Friday, April 18, 2014

"Oculus"



 2 / 5 

Oculus, the story of a sinister mirror, has the makings of a decent Twilight Zone episode, but is expanded to unsustainable length and padded with unremarkable, unhelpful filler.  Although it's not as bad as the teenage boys in front of us seemed to think ("Whoever wrote that movie," said one, "is an asshole"), it never fulfills the impressive potential it shows in its first third.

The movie gets off to an intriguing start, as 21-year-old Tim is released from a mental hospital for apparently killing his father 10 years earlier.  His older sister doesn't harbor any grudges -- in fact, she doesn't blame him for the murder; to her, the real culprit is the mirror that used to hang in the father's office and now has been purchased at auction.  Conveniently, she works at the auction house, and arranges to take possession of the mirror.

Here, Oculus sets up an intriguing proposition.  The movie offers itself as less of a straightforward horror story and more of a psychological thriller.  Kaylie, played by the poised and confident Karen Gillan, has researched the history of the mirror and come to the conclusion that it's no coincidence ghoulish, ghastly things have happened to whomever owns it.

The mirror has a mind of its own, and wreaks havoc on the minds of those in its presence.  Plants and animals who come too close begin to die, and so does the reason and sanity of anyone who spends too much time near it.

For a while, Oculus ratchets up the tension and de-emphasizes the gore and "jump scare" moments that fill most horror movies.  Kaylie has put together an elaborate experiment to prove that the mirror, not her brother (and not her father), caused the crimes a decade earlier.  Yet as she and her brother watch, very weird things begin to happen.

The weird stuff is fun.  Director Mike Flanagan messes around nicely with time and perception, and Oculus looks like it might deliver as a more accessible version of, say, Cube or Pi.

Then it loses its nerve.  The kids' handsome parents (Katee Sackhoff and Rory Cochrane) move quickly into Jack Torrance territory while stringy-haired ghosts pour from the mirror, and the story loses track of where it is and what it's trying to do -- the movie becomes not about the mirror but about psycho parents attacking their kids, and they chase each other around their quiet suburban home in ways we've seen too many times before, blood dripping and eyes bulging.

At 30 minutes, the story might have sustained itself on intrigue alone; at 104 minutes, there's nowhere for it to go, and the "is-it-real-or-is-it-in-their-minds" trick starts feeling like the final, disastrous season of Lost, when the writers threw anything they could up on screen to distract from the fact that they had lost sight of the story.

The lead actors, Gillan and Brenton Thwaites, certainly try hard, and do much more than scream and hide.  They're committed, sincere performers, and their honesty is at times enough to forgive some of the bigger mistakes.  They're sufficiently freaked out by what they're seeing, or not seeing, but even Gillan can scream, "It isn't real!  It's not actually happening" so many times before it grows old.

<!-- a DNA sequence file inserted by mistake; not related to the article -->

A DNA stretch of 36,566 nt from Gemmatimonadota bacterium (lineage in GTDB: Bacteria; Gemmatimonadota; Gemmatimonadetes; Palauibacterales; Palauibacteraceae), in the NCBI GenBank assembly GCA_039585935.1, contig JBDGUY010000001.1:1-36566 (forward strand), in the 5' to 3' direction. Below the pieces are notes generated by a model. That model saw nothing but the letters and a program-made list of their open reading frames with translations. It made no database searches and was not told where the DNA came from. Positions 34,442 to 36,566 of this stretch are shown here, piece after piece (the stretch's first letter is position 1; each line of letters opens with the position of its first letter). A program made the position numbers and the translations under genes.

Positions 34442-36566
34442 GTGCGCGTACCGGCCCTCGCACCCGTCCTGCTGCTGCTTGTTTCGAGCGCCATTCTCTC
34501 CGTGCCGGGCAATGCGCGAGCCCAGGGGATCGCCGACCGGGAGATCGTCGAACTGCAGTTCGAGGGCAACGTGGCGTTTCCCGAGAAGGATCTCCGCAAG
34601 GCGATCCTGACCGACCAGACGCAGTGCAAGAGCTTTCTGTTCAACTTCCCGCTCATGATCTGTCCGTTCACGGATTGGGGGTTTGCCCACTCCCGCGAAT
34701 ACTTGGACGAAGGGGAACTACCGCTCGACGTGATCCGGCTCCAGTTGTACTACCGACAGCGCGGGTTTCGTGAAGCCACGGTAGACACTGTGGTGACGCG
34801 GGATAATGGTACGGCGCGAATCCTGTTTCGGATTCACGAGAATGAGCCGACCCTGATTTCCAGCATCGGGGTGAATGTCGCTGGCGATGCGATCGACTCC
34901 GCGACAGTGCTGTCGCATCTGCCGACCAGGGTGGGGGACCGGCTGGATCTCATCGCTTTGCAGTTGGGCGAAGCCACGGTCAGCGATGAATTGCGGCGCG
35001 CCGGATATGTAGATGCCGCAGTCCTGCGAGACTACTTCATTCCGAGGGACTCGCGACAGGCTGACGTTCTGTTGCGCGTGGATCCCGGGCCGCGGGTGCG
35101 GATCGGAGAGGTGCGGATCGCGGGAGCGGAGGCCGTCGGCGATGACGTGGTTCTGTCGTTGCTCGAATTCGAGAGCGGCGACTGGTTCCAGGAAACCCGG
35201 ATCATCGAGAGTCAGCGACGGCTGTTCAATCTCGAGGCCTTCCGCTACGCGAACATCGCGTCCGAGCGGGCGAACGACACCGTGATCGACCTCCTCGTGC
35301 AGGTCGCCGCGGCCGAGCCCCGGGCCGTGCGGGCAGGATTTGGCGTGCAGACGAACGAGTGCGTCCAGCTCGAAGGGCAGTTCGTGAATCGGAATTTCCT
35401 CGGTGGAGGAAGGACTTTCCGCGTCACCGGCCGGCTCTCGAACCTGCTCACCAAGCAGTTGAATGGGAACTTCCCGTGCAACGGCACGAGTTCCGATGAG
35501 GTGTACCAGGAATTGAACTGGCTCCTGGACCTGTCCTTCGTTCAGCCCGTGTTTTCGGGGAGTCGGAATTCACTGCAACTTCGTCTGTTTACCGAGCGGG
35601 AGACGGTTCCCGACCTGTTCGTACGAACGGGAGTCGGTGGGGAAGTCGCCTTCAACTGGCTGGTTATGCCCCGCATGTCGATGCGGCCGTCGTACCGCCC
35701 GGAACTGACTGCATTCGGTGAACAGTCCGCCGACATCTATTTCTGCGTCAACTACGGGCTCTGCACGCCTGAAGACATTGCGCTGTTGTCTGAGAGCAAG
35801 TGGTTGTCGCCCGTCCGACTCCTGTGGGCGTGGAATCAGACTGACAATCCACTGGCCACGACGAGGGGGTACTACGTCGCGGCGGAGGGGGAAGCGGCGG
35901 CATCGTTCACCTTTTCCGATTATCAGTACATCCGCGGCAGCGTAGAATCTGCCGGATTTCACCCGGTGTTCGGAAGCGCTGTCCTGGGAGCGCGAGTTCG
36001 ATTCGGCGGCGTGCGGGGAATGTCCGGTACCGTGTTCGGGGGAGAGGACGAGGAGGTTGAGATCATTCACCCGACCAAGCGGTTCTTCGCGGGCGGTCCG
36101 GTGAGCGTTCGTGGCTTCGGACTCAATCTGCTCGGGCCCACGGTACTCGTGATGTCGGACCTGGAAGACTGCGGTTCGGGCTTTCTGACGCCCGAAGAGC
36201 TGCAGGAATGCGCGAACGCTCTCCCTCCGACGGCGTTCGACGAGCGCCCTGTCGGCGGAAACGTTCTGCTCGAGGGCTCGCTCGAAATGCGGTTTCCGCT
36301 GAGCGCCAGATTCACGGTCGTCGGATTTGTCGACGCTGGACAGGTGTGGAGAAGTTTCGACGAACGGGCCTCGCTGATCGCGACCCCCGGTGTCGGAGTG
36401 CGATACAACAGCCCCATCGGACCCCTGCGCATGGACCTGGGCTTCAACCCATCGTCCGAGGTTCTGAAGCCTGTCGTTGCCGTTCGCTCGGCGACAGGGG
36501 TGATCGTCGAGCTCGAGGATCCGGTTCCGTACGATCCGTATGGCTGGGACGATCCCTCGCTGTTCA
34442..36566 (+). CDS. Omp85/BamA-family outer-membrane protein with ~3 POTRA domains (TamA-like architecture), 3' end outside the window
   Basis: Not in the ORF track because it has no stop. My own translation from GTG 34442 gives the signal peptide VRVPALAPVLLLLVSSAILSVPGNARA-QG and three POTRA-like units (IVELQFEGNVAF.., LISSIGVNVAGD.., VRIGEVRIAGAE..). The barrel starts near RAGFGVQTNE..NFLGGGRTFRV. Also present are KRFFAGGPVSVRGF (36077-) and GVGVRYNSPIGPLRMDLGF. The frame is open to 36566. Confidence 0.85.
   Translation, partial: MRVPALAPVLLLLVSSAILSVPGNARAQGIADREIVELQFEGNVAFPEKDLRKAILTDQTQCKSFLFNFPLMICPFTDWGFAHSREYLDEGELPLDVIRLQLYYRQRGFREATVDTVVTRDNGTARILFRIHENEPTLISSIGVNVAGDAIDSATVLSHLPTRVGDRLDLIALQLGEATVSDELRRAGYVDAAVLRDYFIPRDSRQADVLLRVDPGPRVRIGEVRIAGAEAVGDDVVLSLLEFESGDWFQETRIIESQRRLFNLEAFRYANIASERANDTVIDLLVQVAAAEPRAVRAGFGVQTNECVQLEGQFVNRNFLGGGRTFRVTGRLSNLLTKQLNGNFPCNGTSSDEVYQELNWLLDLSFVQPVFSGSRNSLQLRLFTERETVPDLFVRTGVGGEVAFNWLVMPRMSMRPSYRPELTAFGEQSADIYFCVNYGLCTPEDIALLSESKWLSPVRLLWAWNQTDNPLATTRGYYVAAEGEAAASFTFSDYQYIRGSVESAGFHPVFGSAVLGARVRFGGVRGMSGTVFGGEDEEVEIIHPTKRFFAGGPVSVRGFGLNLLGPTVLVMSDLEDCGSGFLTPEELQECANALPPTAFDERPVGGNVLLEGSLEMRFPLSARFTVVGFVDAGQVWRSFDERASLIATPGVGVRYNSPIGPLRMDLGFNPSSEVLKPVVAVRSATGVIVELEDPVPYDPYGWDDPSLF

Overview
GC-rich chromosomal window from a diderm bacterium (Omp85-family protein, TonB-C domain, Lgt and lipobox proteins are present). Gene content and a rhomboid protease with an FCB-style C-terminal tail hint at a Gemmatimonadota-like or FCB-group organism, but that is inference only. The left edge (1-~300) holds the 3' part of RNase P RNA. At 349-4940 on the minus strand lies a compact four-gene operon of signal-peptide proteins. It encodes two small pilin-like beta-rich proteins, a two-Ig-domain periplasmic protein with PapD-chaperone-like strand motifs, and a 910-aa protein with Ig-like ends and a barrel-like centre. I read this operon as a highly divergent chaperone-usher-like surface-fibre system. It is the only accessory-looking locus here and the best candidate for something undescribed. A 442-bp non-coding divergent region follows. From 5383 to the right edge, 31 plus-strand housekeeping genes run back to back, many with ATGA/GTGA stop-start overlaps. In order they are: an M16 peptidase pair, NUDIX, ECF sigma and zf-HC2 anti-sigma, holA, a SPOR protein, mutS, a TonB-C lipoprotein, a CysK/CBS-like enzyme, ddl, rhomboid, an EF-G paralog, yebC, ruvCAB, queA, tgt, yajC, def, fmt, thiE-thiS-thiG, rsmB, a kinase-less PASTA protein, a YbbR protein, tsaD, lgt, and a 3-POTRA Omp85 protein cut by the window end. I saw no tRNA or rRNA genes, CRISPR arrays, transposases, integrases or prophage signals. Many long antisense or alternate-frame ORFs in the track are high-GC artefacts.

Then there's that final 10 minutes, which recalls playwright Anton Chekov's famous axiom about the gun that needs to go off is brought vividly to life.  In this case, the gun probably shouldn't have been there in the first place -- not that it doesn't go off.  It does, all right, just exactly as you imagined it would, leading Oculus to a conclusion that is preposterously unsatisfying.

There's this, though: The mirror at the center of the story clearly works.  Why else would a smart, engaging, intriguing movie become so dull, listless and predictable?  Something sucked the life out of it.

I hope that mirror is happy now.

Viewed April 18, 2014 -- ArcLight Sherman Oaks

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Monday, April 7, 2014

"Captain America: The Winter Soldier"


 3 / 5 

With Captain America: The Winter Soldier, the Marvel movies take a step into territory previously reserved for James Bond, a distrustful and downbeat world of global politics, but with the comic-book sheen that this film series has down pat.

Possibly, I simply prefer the earlier incarnation of Captain America, the only Marvel super hero presented so far on film who didn't buy or invent his way into heroics.  Joe Johnston's 2011 film Captain America: The First Avenger gave us a World War II hero who wore the colors of the American flag and spoke in such gee-whiz good-guy tones that brought a smile to your face.

That film ended the way it had to -- not because the story dictated it, but because the Marvel Film Strategy required it: Captain America had to be dragged into the 21st century so he could join the other Avengers in a bombastic mega-hit that ended, you may recall, with the gleeful destruction of New York City.  That film rubbed me the wrong way, but I was clearly in the minority.  Few others took umbrage at seeing Manhattan reduced to rubble, so it stands to reason that in Captain America: The Winter Soldier, the same thing happens to Washington, D.C.